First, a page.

The night before, let the phyllo dough thaw out in the fridge.
Preheat the oven to 350 F and butter a 9 x 13 baking dish.
Unroll the phyllo dough. Trim the dough, if necessary, to better fit your baking dish. Then cover it all with a sheet of plastic wrap. Put a lightly dampened cloth over that plastic wrap. Phyllo dough is delicate, we don't want it to dry out or get soggy.
Toss together the cinnamon and walnuts.
Layer ten phyllo dough sheets at the bottom of the baking dish, brushing each with butter as you go. Spread about 1/5 of the walnuts over the phyllo dough. Lay down 5 more phyllo dough sheets, with butter between each layer, then add more nuts. Repeat until the nuts are gone, then top with 10 final layers of buttered phyllo dough. Brush the very top with butter as well.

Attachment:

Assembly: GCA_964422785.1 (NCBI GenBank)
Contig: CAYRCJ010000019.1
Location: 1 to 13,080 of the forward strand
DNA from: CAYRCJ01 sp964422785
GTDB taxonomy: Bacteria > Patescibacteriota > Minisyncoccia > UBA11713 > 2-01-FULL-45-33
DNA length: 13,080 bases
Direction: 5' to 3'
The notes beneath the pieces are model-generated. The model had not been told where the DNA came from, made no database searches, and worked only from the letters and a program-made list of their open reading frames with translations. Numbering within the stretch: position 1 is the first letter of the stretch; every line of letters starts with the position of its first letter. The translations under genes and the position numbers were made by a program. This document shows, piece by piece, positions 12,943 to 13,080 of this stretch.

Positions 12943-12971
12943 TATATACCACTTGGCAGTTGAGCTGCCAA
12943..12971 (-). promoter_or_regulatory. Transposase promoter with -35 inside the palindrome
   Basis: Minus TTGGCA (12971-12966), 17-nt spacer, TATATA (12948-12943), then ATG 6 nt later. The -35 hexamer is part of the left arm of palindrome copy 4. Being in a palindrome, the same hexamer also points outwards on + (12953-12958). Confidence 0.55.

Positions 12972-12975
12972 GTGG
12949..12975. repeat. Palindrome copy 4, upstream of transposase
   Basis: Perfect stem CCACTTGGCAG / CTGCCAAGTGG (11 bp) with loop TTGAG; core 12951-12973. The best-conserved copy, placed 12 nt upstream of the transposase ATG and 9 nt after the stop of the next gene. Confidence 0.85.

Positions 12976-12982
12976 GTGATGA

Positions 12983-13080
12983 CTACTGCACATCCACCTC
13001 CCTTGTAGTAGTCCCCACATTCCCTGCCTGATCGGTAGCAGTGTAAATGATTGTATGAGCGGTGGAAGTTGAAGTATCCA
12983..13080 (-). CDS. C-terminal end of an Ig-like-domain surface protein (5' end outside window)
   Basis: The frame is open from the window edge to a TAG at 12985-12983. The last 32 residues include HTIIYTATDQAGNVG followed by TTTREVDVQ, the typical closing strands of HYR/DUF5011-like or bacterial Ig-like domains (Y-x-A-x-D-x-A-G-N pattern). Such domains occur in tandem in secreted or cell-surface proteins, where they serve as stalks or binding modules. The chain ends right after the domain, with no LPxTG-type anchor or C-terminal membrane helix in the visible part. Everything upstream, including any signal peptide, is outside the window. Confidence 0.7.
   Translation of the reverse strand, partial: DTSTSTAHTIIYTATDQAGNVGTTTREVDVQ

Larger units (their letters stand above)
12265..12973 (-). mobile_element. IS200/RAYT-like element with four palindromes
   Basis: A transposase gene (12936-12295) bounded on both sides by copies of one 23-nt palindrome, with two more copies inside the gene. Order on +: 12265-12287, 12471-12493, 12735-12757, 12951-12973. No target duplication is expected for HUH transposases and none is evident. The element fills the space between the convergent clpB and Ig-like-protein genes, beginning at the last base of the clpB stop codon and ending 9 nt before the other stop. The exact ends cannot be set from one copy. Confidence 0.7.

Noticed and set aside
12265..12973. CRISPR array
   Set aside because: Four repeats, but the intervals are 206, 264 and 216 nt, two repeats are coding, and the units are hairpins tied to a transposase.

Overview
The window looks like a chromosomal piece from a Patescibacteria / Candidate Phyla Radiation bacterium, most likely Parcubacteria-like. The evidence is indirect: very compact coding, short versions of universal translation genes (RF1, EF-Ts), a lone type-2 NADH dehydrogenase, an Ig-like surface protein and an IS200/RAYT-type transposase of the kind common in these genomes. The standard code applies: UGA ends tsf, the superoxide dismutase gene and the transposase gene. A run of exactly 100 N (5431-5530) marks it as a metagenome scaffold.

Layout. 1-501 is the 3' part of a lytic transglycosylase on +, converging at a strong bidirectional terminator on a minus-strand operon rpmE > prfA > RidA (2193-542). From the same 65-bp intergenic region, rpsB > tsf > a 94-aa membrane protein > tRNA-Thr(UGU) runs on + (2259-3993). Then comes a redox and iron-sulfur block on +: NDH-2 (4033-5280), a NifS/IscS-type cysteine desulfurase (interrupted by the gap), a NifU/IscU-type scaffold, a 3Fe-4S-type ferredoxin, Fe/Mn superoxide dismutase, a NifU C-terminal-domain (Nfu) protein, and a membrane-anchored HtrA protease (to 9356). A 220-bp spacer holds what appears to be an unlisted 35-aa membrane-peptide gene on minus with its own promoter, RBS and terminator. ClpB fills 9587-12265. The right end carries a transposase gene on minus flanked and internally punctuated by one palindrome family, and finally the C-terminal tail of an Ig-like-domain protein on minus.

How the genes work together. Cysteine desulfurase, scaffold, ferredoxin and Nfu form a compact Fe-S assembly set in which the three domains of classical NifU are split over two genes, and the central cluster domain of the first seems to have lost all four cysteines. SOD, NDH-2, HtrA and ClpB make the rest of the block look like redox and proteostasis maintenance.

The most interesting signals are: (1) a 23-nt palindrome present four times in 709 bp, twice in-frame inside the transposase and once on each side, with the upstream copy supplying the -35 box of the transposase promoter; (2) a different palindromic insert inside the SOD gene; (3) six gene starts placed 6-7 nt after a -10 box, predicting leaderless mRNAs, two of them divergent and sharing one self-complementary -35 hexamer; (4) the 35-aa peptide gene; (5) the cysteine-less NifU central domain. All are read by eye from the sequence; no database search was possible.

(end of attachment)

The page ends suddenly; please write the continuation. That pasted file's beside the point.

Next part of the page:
Using a sharp knife, cut from one corner to the next, then continue cutting in rows to form diamond shapes.
Bake until golden and crisp, about 45 to 50 minutes.
Right after putting the baklava in the oven, get started on the syrup.
Combine the honey, sugar, water, and cinnamon in a high-walled saucepan over low heat. Cook until sugar dissolves, then raise the heat to high to bring mix to a boil. The honey will likely rise for this, so a high walled saucepan will really save you here. Lower the heat to a simmer and let cook for about 5 minutes. Remove from heat and let cool while the baklava finishes cooking. Stir in the orange blossom water.
As soon as the baklava comes out of the oven, pour the honey syrup over it. The pan may seem full once you've gotten about half of it out. Let it sit for a minute to absorb, then add more if desired. You want to make sure it stays moist.
Let the baklava cool uncovered at room temperature for several hours. It'll keep at room temperature for about a week. Cover with a towel or something that doesn't seal the air in because that's likely to change the texture.